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by Royston

Must-see cartoon exhibitions

May 18, 2009 in Comment

There are many fine exhibitions to see in London at the moment, all have been covered in detail here on the Bloghorn. Here’s a round-up in “last chance to see” order.

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Barry Fantoni – Public Eye, Private Eye, above, cartoons and paintings, at the Thomas Williams Fine Art Gallery, Old Bond Street. Open 10am – 6pm, Monday to Friday. Until May 22

Posy Simmonds’ original artwork from the 1970s to the 1990s at the new offices of Guardian News and Media, Kings Place, 90 York Way. Open daily from 10am – 6 pm, admission free. Until June 4

The Definitive Thelwell at the Chris Beetles Gallery, 8 and 10 Ryder Street, St James’s. Monday to Saturday, 10am – 5.30pm. Until June 6

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Yankee Doodles! Barack Obama in Cartoons, above (cartoon by Christian Adams), at the Political Cartoon Gallery, 32 Store Street. Open Monday to Friday 9.30am – 5.30pm and on Saturdays between 11.30am – 5.30pm. Until June 13

Maggie! Maggie! Maggie! – Margaret Thatcher, Mother of the Nation or Monster from the Blue Lagoon at the Cartoon Museum, 35 Little Russell Street, Bloomsbury. Open Tuesday-Saturday 10.30am to 5.30pm and Sundays 12pm to 5.30pm. Until July 26

by Royston

The other side of cartoonist Barry Fantoni

April 9, 2009 in General

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Barry Fantoni with his Portrait of the Duke of Edinburgh, at the Woodstock Gallery, 1963

The exhibition Barry Fantoni: Public Eye, Private Eye is at the Thomas Williams Fine Art Gallery, in Old Bond Street, London, from April 22 until May 22.

Barry Fantoni has had a long association with Private Eye magazine since 1963, and remains a member of the editorial staff, currently drawing the regular “Scenes You Seldom See” cartoon. He also writes the magazine’s comic obituary poems as “E. J. Thribb, 17” and is the man behind the stories by “Sylvie Krin”.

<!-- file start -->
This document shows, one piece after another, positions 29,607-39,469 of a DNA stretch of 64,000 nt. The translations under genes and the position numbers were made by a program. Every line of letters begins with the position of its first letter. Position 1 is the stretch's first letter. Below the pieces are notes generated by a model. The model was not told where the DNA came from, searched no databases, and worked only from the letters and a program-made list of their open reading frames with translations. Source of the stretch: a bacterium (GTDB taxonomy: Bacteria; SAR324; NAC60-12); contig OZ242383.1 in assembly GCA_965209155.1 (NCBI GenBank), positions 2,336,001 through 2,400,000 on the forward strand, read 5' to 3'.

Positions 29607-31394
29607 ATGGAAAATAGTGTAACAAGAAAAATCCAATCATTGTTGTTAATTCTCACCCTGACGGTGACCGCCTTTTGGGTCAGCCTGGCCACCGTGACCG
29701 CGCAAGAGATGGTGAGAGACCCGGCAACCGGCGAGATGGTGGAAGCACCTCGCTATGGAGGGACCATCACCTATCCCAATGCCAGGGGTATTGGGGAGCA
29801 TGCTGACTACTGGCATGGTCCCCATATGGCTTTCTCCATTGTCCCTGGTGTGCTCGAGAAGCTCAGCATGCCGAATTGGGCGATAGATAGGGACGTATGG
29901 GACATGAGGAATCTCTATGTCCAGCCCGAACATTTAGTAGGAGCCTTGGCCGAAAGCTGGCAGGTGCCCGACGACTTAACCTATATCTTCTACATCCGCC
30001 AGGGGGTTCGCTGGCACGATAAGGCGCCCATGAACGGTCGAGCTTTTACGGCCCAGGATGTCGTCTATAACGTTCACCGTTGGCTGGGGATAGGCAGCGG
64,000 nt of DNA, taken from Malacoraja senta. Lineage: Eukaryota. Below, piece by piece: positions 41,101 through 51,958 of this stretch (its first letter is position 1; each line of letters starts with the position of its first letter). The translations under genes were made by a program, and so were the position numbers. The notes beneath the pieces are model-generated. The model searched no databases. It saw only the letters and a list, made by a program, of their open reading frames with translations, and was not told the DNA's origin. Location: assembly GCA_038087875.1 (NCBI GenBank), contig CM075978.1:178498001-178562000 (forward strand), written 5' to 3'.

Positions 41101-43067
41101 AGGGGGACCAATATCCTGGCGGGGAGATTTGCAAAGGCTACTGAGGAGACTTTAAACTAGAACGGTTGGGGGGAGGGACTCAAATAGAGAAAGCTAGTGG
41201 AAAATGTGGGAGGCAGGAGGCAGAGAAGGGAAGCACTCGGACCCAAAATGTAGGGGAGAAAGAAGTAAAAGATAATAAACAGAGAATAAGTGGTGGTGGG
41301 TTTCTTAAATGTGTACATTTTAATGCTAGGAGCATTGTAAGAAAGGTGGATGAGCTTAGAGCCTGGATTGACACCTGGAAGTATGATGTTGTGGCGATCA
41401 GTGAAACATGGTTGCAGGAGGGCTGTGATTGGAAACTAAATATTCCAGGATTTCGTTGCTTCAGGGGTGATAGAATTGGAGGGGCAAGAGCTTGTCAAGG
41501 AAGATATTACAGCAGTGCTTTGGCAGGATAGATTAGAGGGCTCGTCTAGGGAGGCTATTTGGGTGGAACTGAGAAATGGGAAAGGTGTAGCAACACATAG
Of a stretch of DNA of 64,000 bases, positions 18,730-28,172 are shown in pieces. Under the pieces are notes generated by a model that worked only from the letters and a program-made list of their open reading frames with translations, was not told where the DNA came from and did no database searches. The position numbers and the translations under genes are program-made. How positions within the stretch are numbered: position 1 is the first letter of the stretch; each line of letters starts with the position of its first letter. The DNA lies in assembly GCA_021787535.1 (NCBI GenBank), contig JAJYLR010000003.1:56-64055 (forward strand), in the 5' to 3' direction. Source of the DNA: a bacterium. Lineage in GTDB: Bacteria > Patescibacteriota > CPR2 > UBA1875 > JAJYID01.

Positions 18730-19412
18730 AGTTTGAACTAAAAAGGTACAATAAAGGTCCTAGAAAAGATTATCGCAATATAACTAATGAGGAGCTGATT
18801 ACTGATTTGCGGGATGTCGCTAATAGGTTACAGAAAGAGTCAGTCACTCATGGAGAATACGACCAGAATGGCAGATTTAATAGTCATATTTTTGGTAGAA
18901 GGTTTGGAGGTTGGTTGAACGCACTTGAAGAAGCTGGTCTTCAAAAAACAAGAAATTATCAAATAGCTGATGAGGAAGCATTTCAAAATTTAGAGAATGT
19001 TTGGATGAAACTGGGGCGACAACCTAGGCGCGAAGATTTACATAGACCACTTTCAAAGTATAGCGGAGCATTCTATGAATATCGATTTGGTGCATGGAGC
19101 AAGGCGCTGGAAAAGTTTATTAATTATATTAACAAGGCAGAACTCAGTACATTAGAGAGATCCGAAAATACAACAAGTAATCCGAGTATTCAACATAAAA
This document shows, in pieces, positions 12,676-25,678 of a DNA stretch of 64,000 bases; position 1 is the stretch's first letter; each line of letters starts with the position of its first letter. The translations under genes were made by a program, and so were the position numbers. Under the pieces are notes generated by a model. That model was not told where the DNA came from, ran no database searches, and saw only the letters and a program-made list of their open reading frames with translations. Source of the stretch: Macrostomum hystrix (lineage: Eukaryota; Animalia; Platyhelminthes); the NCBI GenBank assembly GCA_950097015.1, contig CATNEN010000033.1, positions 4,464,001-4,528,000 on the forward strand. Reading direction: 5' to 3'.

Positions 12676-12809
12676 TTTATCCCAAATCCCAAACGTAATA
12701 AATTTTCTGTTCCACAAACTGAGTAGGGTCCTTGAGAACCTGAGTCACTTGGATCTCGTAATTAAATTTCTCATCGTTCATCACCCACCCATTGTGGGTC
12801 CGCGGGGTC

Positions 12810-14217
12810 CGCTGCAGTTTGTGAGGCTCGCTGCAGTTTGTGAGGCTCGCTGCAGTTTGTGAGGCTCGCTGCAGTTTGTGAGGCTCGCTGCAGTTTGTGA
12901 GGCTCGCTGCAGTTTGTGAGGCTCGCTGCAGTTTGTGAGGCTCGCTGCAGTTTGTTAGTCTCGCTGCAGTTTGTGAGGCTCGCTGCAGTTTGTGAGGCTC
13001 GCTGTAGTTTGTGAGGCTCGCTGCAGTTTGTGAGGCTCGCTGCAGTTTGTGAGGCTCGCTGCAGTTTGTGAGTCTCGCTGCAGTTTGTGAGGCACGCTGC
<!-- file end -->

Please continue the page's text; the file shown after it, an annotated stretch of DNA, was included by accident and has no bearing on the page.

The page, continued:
But his private life as a painter, creating landscapes, interiors and images of friends and lovers since the 1960s, will be revealed for the first time in this new exhibition, alongside his cartoons. The paintings show Fantoni to be part of the influential London School, whose most famous exponents are David Hockney, Lucien Freud and R.B. Kitaj.

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Barry Fantoni, Lorna, c.1975, 101.5 x 76 cm, oil on canvas

Fantoni was the front-page cartoonist for The Times from 1983-1990, a regular illustrator for Radio Times and The Listener, art critic for The Times and a music reviewer for Punch. He was presenter on the BBC’s 1960s music and fashion programme “A Whole Scene Going On” and cartoonist for the satirical show “That Was The Week That Was”.

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Barry Fantoni, Cheer up, March 1990

A catalogue for the exhibition, with an introduction by former Private Eye editor Richard Ingrams, is published by Thomas Williams to accompany the exhibition.

The Thomas Williams Fine Art Gallery is open 10am – 6pm, Monday to Friday. For more call 020-7491 1485 or visit the website.

There’s more on Barry Fantoni in The Independent this week.